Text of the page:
• Jeffrey (History)

      I wasn’t offended!

  3. CJ (History)

    @ JamesL,

    It’s worth mentioning that many of those concrete pumping trucks can be remotely operated via a wireless controller, so perhaps the operator was further away. Namely it allows for the operator to be where the end of the boom is, and is then able to manipulate it from what they can see.

    Of course, they are not actually there (last I checked, its a tad unbearable in the reactor) but hopefully at a safer distance. Since they equipped it with a camera, hopefully they also extended the range of the control pad as well.

  4. lsxaq (History)

    Here are new pictures from the globe and mail inside the fukushima nuclear plant.

    http://www.theglobeandmail.com/news/world/photos-from-inside-japans-damaged-nuclear-plant/article1954640/

  5. bks (History)

    Did anyone catch those TEPCO figures for the radioactivity in the seawater those guys stepped in near the turbine in Unit 3? I heard them on NHK-TV(English), en passant, and I have not heard them repeated. They seemed too high and sometimes the translators garble numbers and/or units.

    –bks

    • Eve (History)

      Three workers incurred dosages of 173-183 millisieverts.
      Two had water enter their shoes. One had boots and was somewhat protected. Skin lesions were reported but these could also be thermal burns.

    • bks (History)

      Eve, Not the doses the workers received, the *radioactivity of the seawater*.

      –bks

    • Eve (History)

      Perhaps this….
      “At 2:25PM on March 24, the radiation level near the power panel of the 1st basement floor of turbine building was measured as 200 milli Sv per hour.” – reactor 3

  6. Eve (History)

    It’s becoming a game of blitz on five chess boards where one or two boards already has six bishops and another two queens. One board could also affect the other.

    “At 2:25PM on March 24, the radiation level near the power panel of the 1st basement floor of turbine building was measured as 200 milli Sv per hour.” – reactor 3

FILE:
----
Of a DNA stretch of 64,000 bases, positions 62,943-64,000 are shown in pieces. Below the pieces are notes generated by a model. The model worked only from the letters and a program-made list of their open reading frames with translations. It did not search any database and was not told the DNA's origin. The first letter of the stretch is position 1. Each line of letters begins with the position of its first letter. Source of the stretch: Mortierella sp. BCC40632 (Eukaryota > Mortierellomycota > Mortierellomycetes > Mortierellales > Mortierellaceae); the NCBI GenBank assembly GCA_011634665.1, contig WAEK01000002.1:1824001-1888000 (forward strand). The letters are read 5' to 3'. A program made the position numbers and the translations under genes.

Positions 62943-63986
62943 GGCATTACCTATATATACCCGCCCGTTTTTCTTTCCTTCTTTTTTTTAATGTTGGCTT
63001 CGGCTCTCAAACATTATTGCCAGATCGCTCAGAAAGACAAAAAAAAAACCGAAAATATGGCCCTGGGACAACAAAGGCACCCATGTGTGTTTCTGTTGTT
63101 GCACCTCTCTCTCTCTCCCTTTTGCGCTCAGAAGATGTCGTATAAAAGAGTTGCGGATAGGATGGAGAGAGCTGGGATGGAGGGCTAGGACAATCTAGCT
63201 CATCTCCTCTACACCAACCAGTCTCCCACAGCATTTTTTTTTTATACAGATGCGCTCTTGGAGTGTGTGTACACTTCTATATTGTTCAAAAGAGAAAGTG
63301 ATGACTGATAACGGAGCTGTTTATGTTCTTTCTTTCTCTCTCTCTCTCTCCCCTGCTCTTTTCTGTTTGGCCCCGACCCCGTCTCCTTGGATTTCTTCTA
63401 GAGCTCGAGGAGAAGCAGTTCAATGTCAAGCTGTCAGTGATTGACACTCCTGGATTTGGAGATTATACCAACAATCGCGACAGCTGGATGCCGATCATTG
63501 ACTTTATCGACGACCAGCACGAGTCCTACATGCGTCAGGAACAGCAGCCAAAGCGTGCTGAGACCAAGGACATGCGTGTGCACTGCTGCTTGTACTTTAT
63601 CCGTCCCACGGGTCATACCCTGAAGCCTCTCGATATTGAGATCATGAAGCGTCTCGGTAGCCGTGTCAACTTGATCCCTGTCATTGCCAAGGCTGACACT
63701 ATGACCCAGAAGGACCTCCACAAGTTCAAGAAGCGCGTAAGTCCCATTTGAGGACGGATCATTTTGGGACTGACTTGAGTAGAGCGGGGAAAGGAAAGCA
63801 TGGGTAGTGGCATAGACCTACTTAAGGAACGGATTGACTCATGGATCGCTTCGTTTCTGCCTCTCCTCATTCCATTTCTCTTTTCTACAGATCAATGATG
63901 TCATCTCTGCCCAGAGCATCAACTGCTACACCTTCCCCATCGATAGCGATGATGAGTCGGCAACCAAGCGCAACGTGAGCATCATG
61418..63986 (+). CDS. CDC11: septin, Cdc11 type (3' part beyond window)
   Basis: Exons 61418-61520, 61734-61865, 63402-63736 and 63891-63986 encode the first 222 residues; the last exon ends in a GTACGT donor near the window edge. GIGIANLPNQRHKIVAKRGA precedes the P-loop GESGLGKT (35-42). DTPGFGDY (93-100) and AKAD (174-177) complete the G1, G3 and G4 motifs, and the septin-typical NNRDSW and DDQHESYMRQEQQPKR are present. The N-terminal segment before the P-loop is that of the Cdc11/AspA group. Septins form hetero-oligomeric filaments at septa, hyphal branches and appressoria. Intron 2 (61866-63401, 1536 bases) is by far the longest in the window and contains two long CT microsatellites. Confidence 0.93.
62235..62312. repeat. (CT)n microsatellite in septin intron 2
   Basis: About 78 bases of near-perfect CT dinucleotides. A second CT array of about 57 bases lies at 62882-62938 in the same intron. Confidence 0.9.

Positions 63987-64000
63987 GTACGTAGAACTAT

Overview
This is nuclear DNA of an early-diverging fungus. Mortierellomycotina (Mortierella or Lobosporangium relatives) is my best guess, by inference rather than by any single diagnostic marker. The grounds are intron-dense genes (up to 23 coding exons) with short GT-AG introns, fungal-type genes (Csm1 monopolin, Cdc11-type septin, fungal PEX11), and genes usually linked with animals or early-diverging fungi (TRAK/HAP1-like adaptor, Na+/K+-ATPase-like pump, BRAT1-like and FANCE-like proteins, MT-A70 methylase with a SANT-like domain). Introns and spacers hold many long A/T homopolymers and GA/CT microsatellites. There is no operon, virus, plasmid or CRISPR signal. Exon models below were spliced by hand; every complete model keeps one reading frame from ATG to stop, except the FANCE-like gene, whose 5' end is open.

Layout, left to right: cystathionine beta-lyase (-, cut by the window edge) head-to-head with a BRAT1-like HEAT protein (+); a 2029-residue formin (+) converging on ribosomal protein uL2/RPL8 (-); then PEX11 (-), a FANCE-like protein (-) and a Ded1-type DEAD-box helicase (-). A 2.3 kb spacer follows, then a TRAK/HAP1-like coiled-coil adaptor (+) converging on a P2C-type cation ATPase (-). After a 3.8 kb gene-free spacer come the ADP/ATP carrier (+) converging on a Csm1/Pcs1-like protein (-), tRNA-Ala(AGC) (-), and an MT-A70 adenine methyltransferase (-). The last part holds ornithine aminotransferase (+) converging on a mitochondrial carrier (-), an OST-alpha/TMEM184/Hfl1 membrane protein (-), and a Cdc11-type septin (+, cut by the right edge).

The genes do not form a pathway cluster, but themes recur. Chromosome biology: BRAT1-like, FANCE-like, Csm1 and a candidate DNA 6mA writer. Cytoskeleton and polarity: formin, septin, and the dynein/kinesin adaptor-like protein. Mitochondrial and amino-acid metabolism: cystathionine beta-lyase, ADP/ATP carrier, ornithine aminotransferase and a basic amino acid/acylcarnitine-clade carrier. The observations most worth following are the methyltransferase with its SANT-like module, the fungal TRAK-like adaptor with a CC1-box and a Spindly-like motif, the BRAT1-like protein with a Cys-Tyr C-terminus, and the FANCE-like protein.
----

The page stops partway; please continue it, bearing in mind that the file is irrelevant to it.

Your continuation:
“At 11:00AM on March 24, absolute pressure, 0.533 MPa” – reactor 1

    “At 1:00PM on March 24, the temperature of the water in the reactor core: 197.6 degrees Fahrenheit.” – reactor 5

    “At 6:40PM on March 24, the temperature of the spent fuel pool: 163.4 degrees Fahrenheit.” – SNF pool reactor 6

    Saltwater, heat and pressure are our intrinsic clock.

  7. rwendland (History)

    New photos from NISA in thier 19:30 March 24th, 2011 press drop:

    http://www.nisa.meti.go.jp/english/files/en20110325-1-5.pdf

    NISA’s rater wonderful status overview diagrams:

    http://www.nisa.meti.go.jp/english/files/en20110325-1-3.pdf

    lists Unit 1 RPV currently at:

    Feedwater Nozzle Temperature: 217.9 ℃
    Temperature at the bottom head of RPV: 172.4℃

    Reactor Pressure A: 0.540MPa (absolute)
    Reactor Pressure B: 0.468MPa (absolute)
    Condition: Tend to increase

    There seems little discussion of Unit 1 temp and pressure. Is it not worryingly high?

    • Eve (History)

      Don’t worry it’s just the head gasket….

      Didn’t they release at 0.580 last time? I’m trying to find that…. though I see….

      “At 6:55 AM on March 16, the pressure inside the reactor core was measured at 0.043 MPa. The water level inside the reactor core was measured at 1.4 meters below the top of the fuel rods.”

  8. anon (History)

    I liked the chess analogy. Thanks for doing these updates.